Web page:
Which I didn’t. Not really. Because he never came back. And that’s not all.
About 30 minutes later another gas company pulls up and at this point I notice the name on the truck is the name of the company I called. And the name on the OTHER truck was NOT the name of the company I called. Huh. Who knew!? So the new guy asked me how I was doing and I replied “confundida” – confused. I told him that the other gas guys came, and he said that indeed the guards told him the truck had already come to my house. We realized together that the wrong gas company had filled our tank. Evidently when that truck showed up at the neighborhood the guards directed them to my house, not knowing which company I had ordered from (at that point I had no idea there were 2 companies). Indeed I had not told the guards which truck was coming, so it’s not really their fault. I started to wonder if I had been bamboozled by a fake gas company, but I didn’t think so since I had an official receipt. Indeed Our Gassy Guy said that Other Gassy Guy was just fine but next time if I call a specific company to be sure that’s the company that fills the tank. OK, noted. All is well. I felt bad for Our Gassy Guy coming all the way to my house but not filling us up. And he was so so so so nice too. Shortly thereafter we had gas again so I started to trust the process. If all goes as planned we should need gas again in about 2 months. Nice Gassy Guy even confirmed that timeline for me.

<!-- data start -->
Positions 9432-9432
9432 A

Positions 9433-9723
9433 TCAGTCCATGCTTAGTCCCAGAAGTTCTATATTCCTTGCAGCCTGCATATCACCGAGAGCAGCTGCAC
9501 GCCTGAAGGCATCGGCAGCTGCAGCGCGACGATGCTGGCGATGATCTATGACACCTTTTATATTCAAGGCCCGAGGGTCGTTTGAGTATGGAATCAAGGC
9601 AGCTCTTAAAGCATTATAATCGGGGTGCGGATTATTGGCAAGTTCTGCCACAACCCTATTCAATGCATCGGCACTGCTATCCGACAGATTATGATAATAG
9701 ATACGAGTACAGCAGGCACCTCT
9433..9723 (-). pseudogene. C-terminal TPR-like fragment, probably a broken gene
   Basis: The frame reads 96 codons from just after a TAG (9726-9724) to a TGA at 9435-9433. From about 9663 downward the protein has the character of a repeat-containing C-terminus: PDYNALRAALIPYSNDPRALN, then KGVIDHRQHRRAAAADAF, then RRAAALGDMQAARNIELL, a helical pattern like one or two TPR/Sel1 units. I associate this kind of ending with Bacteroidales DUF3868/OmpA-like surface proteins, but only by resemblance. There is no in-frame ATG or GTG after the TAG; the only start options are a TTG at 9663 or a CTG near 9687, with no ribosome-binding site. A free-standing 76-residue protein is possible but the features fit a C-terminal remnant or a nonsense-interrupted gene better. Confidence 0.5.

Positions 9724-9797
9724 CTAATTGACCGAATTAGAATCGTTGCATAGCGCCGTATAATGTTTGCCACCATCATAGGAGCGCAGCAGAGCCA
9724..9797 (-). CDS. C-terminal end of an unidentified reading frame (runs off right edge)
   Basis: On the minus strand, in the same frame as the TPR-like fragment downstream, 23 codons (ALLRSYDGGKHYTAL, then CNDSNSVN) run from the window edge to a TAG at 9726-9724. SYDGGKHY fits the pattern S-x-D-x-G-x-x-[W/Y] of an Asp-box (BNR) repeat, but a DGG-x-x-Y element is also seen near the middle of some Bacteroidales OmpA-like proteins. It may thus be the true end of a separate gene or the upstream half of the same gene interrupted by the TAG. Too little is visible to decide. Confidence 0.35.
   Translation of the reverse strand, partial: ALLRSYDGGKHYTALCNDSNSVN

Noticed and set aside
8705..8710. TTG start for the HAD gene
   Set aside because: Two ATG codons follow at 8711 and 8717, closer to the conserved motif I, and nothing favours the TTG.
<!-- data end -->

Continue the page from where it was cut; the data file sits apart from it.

Fast forward 3 weeks. You know what’s going to happen here, don’t you?
I go into the kitchen to start dinner and… no gas. Running out of gas after 3 weeks means… I got bamboozled. Damnit Jim! Surely it could have been worse (and more expensive) but ARGH. So that day I called the RIGHT gas company, they showed up a few hours later and I verified they are the right ones before they filled my tank. I knew enough Spanish to explain what had happened last time (awkwardly speaking in half present and half past tense) and they said they’d take a look at the tank, maybe it had a leak or something.
When they were done they confirmed that I got cheated because the tank had no leak. And the plot thickens: I had proof. The tank is a 200L tank and Nice Gassy Guys were able to put in 171L. The max you can put in due to pressure is 180L, which means indeed the tank was empty. OK, that is all very logical. But then together we looked at the receipt from the other gas company, and it said they had filled my tank with 200L. Do you see the problem here? Even the receipt shows something that’s not possible! Not terribly smart for bamboozlers. The Nice Gassy Guys suggested I call Bamboozling Gassy Company and complain and demand reimbursement. You lost me at “call”.
So long story a little-less-long, the other gas company cheated me, the right gas company guys are nice and when we leave Mexico I’m looking forward to staying somewhere that has a landlord that manages all this in their native language, not my halfway-fluent one. The End.